Layer 16 is a non-woven polymeric microfiber mat for filtering airborne contaminants. Mat 16 may be formed using conventional techniques for preparing non-woven microfiber mats such as the techniques described above in reference to mat 18. Preferred polymers for forming microfibers used in the construction of mat 16 include polyolefins (e.g. polyethylene, polypropylene, polybutylene, and poly-4-methylpentene), polyesters, polyamides (e.g., nylon), polycarbonates, polyphenylene oxide, polyurethanes, acrylic polymers, polyvinylchloride and mixtures thereof, with polypropylene being preferred. The liquid resistance and the filtration efficiency of layer 16 can be increased by incorporating a surface energy reducing agent such as a fluorochemical into the microfibers of layer 16 or onto the surface of the microfibers, as described above in reference to layer 18. Filtration is further improved by providing mat 16 in the form of an electret.
The invention will now be described further by way of the following examples.
The microfiber mats were prepared as described generally in Wente, Van A., "Superfine Thermoplastic Fibers" in Industrial Chemistry, vol. 48, p. 1342 et seq. (1956), or in Report No. 4364 of the Naval Research Laboratories, published May 25, 1954, entitled, "Manufacture of Superfine Organic Fibers," by Wente, Van A., et al. The apparatus used to make the blown microfiber mats was a drilled die having circular smooth surface orifices (10/cm) having a 0.43 mm (0.017 inch) diameter and a 8:1 length to diameter ratio. An air pressure of 0.34 to 2.10 Bar (5-30 psi) with an air gap of 0.076 cm width was maintained for the drilled die. The polymer throughput rate was approximately 179 g/hr/cm for all runs.
Polymer pellets were prepared containing the fluorochemical and the polymer resin for forming the fibers, after which the pellets were extruded to form microfibers as described in the aforementioned Crater patents. The reaction conditions and mat components are set forth in Table 1. All percentages are given in weight percent.
TABLE I______________________________________ FCO Pigment Extrusion Primary AirRun # Resin (%) (%) Temp. (°C.) Temp (°C.)______________________________________1 78.5 PP 0.5 1.0 245-300 350 20.0 PB2 98.0 PP 1.0 1.0 240-295 400______________________________________ PP 3505 polypropylene resin (available from Exxon Chemical Co., Houston, TX) PB 0400 polybutylene resin (available from Shell Oil Co., Houston, TX) Pigment P526 REMAFIN Blue BNAP (available from Hoechst Celanese Corp., Charlotte, NC) FCO Fluorochemical oxazolidinone prepared according to the procedure described generally in Example 1 of Crater et al., U.S. Pat. No. 5,025,05 by reacting a monoisocyanate having the formula O═C═N--C18 H17 with C18 F17 SO2 N(CH3)CH2 CH(OH)CH2 Cl to form an intermediate urethane, followed by treatment with NaOCH3 to form the oxazolidinone.
The two mats were characterized by measuring the pressure drop across the web in millimeters water ("mm H2 O") as outlined in ASTM F 778-88 test method. The average effective fiber diameter ("EFD") of each mat in microns was calculated using an air flow rate of 32 liters/minute according to the method set forth in Davies, C. N., "The Separation of Airborne Dust and Particles," Institution of Mechanical Engineers, London, Proceedings 1B, 1952. The solidity and basis weight of each mat were also determined. The results are summarized in Table II.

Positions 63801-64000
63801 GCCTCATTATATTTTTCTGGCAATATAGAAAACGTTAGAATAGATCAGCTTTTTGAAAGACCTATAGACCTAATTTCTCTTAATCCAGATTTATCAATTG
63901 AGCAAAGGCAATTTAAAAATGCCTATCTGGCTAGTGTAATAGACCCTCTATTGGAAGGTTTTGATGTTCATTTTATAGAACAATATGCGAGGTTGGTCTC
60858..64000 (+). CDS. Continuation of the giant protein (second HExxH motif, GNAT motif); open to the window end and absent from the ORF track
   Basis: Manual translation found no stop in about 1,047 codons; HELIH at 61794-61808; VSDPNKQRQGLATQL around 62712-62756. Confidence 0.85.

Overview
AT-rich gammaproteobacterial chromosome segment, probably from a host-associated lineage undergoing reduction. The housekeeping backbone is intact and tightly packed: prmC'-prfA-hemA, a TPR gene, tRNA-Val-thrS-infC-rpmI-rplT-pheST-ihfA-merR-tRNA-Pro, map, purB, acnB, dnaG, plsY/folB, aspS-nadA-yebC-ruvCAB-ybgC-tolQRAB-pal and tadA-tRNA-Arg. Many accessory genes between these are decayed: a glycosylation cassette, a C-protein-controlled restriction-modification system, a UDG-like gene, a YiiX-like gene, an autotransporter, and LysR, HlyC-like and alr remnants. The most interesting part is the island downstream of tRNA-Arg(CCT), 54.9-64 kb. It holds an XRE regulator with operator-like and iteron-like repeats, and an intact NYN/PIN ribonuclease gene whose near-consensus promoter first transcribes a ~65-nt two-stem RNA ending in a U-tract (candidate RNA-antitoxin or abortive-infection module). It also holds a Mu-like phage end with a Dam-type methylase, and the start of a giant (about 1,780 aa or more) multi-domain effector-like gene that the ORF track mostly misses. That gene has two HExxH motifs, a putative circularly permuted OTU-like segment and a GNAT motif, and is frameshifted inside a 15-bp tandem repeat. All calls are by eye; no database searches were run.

TABLE II______________________________________ Basis Effective Fiber Pressure Weight Solidity Diameter DropRun # (g/m2) (%) (μm) (mm H2 O)______________________________________1 19.3 7.0 9.8 0.382 16.5 5.7 10.5 0.25______________________________________
A series of masks, each having four layers, were constructed according to the procedure generally described in U.S. Pat. No. 3,613,678 (Mayhew), incorporated herein by reference, with the exception that a four layer mask was constructed rather than a three layer mask. The layers used to construct the masks were selected from the following materials: a rayon cover layer (A), a rayon face-contacting layer (B), a polypropylene blown microfiber filtration layer (C), the mat from Run #1 above (D), the mat from Run #2 above (E), and a polyethylene film layer (F) commercially available from Tregedar Film Products of Cincinnati, Ohio under the trade designation "Vispore," and described in U.S. Pat. No. 3,929,135. Layers (A), (B), and (C) were prepared according to the procedure generally described in U.S. Pat. No. 3,613,678 (Mayhew). These layers were combined in different combinations to form a series of four layer masks.
The masks were subjected to the synthetic blood challenge test. A solution of synthetic blood having 1000 ml deionized water, 25.0 g Acrysol G110 (available from Rohm and Haas, Philadelphia, Pa.), and 10.0 g Red 081 dye (available form Aldrich Chemical Co., Milwaukee, Wis.) was prepared. The surface tension of the synthetic blood was measured and adjusted so that it ranged between 40 and 44 dynes/cm by adding Brij 30, a nonionic surfactant available from ICI Surfactants, Wilmington, Del. as needed. The synthetic blood was then placed in a reservoir connected to a cannula located 45.7 cm from the front surface of the mask being challenged. The reservoir was pressurized with compressed air to the desired test challenge pressure. A solenoid control value was set to open for a specific and predetermined amount of time to allow 2.0 ml of synthetic blood to pass through a 0.084 cm diameter cannula. The synthetic blood exited the cannula under the set pressure condition, traveled 45.7 cm to the mask target and impacted the mask being challenged. This assault was repeated five times, or until visual penetration of the synthetic blood occurred. The results are summarized in Table III.
TABLE III______________________________________ Total Synthetic Visual Basis Blood Challenge Penetration Weight Pressure Assaults of SyntheticConstruction (g/m2) (mm Hg) (#) Blood (Y/N)______________________________________ABFC 96.8 259 5 NABFC 96.8 310 1 YADBC 83.6 310 5 NABDC 83.6 414 5 NAEBC 80.8 259 5 NABEC 80.8 413 5 N______________________________________